Rick Martin: I bet I could.
I think I was expecting something along the lines of Champion with a trumpet taking the place of boxing. I got something completely different and I loved it.
The story is bookended with voice over narration by Ricks’s pianist friend Willie ‘Smoke’ Willoughby (Hoagy Carmichael).
Rick Martin is a lonely little orphan boy who is being raised, more or less as a chore, by his older sister. His life changes when he happens on a Salvation Army church service where drunks are singing hymns. He sticks around and starts fooling around on the piano and teaches himself to play. He eventually is asked to get out of there but decides he will be a musician. A piano is completely out of reach so he works to save enough money to buy a used trumpet. While he is setting pins at a bowling alley, he hears jazz music pouring out of the adjoining bar. Trumpeter Art Hazzard (Juano Hernandez) takes the boy under his wing, buys him the trumpet, and teaches him to play. It turns out he is a prodigy.
Rick grows up to be Kirk Douglas. He gets a job playing in a dance band. There he meets singer Jo Jordan (Doris Day). Jo takes a shine to Rick but realizes that Rick is basically married to his horn. Playing note for note arrangements to dance by is really not his thing. He argues with the bandleader and gets fired. He eventually goes to play with Art’s band, is discovered by another bandleader, and becomes a featured soloist.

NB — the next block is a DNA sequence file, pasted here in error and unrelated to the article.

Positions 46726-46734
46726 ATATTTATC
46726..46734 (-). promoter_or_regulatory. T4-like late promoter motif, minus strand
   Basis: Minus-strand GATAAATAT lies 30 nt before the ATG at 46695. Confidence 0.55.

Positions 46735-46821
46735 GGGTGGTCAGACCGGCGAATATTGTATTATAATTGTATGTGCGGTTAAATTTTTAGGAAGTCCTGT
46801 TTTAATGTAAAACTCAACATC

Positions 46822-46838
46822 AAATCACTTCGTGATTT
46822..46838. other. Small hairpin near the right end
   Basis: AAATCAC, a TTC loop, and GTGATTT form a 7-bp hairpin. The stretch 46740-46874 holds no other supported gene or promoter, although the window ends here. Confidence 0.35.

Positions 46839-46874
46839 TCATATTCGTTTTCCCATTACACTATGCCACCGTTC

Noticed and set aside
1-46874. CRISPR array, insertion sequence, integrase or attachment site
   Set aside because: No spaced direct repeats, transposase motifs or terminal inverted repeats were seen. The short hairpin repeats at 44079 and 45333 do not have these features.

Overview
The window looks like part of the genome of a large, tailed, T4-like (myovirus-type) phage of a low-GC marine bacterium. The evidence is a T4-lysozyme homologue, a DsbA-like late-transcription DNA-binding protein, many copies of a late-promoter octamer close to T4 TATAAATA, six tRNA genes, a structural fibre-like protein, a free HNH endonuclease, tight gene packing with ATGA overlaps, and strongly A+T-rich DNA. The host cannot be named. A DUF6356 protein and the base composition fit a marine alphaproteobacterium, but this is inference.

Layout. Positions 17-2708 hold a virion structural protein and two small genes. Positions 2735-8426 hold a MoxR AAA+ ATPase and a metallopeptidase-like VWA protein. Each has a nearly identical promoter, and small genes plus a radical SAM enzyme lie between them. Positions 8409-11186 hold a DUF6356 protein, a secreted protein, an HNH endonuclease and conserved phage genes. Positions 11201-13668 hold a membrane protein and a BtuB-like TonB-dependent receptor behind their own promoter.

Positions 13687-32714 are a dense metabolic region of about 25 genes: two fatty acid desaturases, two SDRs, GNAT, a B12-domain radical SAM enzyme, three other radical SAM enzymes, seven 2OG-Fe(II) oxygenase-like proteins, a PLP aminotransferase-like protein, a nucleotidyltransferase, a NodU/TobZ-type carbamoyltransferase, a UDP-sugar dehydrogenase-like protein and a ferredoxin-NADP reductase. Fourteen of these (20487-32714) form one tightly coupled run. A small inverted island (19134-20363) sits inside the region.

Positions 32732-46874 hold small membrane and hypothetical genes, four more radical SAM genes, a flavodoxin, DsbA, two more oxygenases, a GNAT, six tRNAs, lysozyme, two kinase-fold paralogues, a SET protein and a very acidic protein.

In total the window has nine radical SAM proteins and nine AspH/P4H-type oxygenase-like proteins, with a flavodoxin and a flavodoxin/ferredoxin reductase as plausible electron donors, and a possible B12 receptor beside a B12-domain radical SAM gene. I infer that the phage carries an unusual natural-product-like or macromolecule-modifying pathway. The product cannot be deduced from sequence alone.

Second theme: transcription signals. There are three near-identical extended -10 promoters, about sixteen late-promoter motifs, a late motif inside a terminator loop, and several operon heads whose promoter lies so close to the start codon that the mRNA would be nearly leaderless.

Jo introduces Rick to her friend Amy (Lauren Bacall), who is studying to be a psychiatrist. Although Amy warns Rick from the get go that she is bad news and doesn’t respect herself, they quickly fall in love and marry. But Amy can’t settle down to anything. She makes Rick miserable. Rick spurns his friend Art. Guilt over this and the breakdown of his marriage quickly sends Rick to the gutter. Fortunately, he discovers he has made some real friends in spite of himself.
The acting in this film is outstanding. Douglas is good playing a basically sensitive lonely guy rather than his usual heel. Bacall said she was too young to know she was supposed to be playing a lesbian. I’m much older than she was and didn’t get it either. Regardless, it’s one of her meatier roles. Day plays a real pro singer to perfection. Juano Hernandez is excellent, as always.
In the last analysis though, it is Day’s singing and Harry James’s dubbing of the trumpet solos that made the movie for me. It’s one glorious standard after another. Pure joy.